PerspectiveInfectious Disease

Why tolerance invites resistance

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Science  24 Feb 2017:
Vol. 355, Issue 6327, pp. 796
DOI: 10.1126/science.aam7926

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Summary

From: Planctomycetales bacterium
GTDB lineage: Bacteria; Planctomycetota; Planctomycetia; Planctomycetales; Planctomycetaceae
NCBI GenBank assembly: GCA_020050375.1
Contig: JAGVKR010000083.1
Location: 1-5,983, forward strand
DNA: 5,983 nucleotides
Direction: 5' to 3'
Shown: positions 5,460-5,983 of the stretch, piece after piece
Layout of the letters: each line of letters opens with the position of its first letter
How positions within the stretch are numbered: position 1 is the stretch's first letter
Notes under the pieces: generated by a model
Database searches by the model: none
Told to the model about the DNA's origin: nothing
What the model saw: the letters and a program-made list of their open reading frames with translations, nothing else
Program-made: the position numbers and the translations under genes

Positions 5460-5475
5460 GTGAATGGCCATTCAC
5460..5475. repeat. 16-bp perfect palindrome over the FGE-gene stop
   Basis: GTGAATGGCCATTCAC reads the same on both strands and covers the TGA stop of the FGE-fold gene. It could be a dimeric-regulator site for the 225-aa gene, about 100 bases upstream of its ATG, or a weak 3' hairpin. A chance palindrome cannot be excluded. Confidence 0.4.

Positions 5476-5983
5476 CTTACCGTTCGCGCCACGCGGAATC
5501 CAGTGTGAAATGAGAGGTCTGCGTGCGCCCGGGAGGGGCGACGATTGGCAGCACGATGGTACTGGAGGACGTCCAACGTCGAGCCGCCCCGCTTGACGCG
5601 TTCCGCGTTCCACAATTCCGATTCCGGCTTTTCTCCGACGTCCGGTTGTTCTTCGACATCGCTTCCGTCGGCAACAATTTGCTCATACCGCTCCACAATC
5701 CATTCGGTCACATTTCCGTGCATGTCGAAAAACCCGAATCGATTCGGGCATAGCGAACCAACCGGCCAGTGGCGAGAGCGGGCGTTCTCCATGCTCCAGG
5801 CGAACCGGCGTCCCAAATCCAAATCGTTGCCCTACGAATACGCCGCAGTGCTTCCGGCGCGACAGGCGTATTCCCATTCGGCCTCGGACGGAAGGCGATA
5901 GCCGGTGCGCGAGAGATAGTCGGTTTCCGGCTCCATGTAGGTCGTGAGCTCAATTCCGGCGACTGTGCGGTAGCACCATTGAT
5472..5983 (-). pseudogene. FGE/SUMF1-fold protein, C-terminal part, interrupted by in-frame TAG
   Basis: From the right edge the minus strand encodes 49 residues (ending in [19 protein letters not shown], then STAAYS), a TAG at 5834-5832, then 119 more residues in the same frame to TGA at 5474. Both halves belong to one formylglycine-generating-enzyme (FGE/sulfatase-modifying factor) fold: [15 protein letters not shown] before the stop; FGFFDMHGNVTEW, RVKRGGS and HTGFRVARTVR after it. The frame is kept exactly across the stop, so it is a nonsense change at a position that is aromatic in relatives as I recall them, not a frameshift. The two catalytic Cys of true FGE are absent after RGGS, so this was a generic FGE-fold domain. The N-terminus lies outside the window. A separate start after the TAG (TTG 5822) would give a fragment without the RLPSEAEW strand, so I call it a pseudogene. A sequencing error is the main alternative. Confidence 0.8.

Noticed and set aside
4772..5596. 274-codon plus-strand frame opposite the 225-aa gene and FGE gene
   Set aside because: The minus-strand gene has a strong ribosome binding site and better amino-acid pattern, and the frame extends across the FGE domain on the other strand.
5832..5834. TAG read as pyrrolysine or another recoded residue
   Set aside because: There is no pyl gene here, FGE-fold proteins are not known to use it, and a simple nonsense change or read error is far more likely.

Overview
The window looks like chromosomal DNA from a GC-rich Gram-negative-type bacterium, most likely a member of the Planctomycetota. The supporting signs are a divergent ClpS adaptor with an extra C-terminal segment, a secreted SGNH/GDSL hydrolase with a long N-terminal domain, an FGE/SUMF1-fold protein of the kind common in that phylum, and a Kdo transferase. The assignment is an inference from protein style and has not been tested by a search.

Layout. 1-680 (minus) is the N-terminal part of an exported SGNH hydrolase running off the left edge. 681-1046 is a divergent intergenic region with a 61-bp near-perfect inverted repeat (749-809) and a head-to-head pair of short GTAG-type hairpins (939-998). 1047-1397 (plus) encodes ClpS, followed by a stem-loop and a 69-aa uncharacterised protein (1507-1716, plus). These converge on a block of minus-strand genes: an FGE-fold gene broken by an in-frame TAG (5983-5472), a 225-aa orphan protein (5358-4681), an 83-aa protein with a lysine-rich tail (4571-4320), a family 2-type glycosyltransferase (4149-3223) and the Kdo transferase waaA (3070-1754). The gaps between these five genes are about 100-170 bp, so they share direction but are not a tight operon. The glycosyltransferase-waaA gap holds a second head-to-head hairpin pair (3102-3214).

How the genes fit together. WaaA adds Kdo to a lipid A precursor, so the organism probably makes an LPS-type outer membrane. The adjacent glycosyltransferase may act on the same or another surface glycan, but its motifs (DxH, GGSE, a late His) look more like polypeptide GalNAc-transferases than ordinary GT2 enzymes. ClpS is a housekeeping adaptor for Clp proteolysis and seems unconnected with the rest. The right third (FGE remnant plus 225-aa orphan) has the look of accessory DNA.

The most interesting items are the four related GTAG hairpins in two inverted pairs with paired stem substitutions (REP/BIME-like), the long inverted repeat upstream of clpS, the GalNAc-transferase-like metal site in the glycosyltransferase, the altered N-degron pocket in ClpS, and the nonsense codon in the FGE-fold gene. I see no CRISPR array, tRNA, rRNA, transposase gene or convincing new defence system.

Bacteria use two strategies to avoid being killed by antibiotics: resistance and tolerance. Resistance mechanisms such as destruction of a drug or modification of its target allow bacteria to grow in the presence of antibiotics. Tolerance is a property of dormant, nongrowing bacterial cells in which antibiotic targets are inactive, allowing bacteria to survive. The two phenomena are mechanistically distinct and assumed to be unrelated. On page 826 of this issue, Levin-Reisman et al. (1) show that tolerance nevertheless leads to resistance.